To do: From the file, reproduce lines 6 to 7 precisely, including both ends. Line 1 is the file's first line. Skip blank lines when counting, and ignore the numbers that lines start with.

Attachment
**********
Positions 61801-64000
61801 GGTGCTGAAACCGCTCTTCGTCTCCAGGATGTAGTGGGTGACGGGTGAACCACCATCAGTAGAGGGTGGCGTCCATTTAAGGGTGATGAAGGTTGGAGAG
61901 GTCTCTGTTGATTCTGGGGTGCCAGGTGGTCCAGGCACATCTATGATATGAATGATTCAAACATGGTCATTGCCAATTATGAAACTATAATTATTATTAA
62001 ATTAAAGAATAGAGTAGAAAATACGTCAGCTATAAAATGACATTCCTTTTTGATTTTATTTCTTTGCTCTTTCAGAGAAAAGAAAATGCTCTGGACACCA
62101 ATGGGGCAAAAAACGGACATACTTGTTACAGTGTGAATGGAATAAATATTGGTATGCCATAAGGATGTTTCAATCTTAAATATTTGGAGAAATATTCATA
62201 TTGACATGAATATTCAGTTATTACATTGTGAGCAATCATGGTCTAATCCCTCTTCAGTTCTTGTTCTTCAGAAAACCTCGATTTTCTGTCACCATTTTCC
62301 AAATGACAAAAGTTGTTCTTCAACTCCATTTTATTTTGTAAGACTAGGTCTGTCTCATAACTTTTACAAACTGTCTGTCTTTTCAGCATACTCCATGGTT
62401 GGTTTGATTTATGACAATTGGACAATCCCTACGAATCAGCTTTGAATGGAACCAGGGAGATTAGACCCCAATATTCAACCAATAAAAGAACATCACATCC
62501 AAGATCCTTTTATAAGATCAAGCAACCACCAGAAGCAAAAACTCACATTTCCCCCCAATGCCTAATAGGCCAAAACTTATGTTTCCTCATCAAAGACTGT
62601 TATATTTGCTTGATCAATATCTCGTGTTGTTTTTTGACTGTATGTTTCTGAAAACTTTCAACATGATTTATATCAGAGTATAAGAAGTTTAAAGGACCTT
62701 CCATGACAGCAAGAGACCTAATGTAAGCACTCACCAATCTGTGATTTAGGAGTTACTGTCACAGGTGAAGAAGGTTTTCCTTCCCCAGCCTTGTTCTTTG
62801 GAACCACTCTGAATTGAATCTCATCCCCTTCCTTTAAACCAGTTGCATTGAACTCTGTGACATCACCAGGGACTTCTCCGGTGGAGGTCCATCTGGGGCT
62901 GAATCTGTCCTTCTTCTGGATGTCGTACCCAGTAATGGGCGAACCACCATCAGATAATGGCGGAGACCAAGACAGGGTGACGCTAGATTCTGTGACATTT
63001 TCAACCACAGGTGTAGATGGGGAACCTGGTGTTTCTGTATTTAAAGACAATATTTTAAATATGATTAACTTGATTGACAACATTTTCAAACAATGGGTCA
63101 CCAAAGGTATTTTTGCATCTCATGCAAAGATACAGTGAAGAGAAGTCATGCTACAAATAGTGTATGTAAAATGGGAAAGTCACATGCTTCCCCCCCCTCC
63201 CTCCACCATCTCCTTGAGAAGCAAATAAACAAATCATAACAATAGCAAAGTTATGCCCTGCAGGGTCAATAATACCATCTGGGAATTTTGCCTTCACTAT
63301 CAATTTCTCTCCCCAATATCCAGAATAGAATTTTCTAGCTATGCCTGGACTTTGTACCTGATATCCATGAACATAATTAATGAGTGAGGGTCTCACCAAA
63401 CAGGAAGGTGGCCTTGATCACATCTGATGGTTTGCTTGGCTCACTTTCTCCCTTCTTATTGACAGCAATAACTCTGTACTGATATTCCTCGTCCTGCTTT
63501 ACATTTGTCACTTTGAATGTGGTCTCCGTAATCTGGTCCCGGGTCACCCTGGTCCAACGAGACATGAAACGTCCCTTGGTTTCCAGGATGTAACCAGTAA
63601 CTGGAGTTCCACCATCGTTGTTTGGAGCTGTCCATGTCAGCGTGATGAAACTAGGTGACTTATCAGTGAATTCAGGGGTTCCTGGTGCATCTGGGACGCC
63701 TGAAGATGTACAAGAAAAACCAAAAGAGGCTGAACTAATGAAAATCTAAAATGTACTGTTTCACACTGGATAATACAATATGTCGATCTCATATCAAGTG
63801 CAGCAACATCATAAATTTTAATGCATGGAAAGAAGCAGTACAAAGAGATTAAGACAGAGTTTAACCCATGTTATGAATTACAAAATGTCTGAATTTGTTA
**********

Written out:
62201 TTGACATGAATATTCAGTTATTACATTGTGAGCAATCATGGTCTAATCCCTCTTCAGTTCTTGTTCTTCAGAAAACCTCGATTTTCTGTCACCATTTTCC
62301 AAATGACAAAAGTTGTTCTTCAACTCCATTTTATTTTGTAAGACTAGGTCTGTCTCATAACTTTTACAAACTGTCTGTCTTTTCAGCATACTCCATGGTT